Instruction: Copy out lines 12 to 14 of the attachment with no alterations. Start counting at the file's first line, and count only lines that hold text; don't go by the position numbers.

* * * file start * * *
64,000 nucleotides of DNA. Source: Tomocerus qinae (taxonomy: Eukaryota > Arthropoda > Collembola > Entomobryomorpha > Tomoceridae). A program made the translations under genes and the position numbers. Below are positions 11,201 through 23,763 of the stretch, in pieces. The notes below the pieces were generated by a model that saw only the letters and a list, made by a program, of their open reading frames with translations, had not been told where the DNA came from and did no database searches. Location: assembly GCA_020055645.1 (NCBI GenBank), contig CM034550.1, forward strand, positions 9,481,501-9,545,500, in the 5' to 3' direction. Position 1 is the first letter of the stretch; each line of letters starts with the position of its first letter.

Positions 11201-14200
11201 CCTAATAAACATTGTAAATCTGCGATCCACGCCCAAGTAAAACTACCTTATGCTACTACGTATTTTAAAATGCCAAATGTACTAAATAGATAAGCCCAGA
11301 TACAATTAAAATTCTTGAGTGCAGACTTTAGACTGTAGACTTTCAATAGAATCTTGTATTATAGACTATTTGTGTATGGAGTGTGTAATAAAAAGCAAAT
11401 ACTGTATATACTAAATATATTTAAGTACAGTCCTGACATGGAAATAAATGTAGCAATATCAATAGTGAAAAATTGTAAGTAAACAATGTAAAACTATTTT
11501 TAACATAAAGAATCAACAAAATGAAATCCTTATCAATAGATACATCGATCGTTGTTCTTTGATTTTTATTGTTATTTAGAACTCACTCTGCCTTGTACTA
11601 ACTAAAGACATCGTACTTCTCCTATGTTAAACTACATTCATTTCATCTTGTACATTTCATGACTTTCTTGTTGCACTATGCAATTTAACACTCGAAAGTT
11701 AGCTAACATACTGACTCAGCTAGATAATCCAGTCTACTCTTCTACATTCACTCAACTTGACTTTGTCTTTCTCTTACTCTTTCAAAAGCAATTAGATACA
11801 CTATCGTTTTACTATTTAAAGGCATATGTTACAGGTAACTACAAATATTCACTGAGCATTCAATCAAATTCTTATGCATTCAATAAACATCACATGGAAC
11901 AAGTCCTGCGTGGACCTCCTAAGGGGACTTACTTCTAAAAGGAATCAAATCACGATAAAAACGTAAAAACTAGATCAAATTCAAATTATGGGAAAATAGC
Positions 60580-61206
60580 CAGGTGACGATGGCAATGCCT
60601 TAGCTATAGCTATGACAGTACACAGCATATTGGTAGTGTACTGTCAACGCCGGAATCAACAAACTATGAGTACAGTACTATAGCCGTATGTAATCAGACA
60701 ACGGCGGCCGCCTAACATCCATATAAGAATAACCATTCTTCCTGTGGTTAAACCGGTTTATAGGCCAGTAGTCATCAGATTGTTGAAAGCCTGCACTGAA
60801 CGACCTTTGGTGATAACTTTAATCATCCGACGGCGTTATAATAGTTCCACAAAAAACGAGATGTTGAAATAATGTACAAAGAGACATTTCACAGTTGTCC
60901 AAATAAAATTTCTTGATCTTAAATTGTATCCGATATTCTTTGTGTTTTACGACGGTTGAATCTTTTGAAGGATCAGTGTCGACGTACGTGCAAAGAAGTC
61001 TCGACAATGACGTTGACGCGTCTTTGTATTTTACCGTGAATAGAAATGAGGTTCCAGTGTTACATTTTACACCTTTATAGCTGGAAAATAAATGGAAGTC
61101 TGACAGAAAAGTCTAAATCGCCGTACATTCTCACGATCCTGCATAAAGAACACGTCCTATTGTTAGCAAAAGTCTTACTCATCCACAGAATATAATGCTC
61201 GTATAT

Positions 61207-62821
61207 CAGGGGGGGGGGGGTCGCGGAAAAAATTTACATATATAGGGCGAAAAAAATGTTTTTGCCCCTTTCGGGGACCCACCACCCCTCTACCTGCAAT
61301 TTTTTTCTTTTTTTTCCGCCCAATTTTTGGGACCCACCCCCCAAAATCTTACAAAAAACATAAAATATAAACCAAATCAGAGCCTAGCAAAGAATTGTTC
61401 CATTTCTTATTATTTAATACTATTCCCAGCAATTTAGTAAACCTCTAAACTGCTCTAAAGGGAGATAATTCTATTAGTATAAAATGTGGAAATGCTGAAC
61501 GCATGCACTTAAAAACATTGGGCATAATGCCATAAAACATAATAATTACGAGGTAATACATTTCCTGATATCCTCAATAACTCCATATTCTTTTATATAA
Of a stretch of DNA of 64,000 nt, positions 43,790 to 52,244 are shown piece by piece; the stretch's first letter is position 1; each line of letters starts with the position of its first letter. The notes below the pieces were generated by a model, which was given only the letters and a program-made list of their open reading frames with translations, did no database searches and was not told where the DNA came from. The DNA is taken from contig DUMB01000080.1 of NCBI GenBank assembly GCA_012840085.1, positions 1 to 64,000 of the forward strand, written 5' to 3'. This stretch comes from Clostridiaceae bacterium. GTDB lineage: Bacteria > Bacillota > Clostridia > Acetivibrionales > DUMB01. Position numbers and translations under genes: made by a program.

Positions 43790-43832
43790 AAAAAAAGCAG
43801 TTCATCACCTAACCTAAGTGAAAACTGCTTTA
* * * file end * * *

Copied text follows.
60580 CAGGTGACGATGGCAATGCCT
60601 TAGCTATAGCTATGACAGTACACAGCATATTGGTAGTGTACTGTCAACGCCGGAATCAACAAACTATGAGTACAGTACTATAGCCGTATGTAATCAGACA
60701 ACGGCGGCCGCCTAACATCCATATAAGAATAACCATTCTTCCTGTGGTTAAACCGGTTTATAGGCCAGTAGTCATCAGATTGTTGAAAGCCTGCACTGAA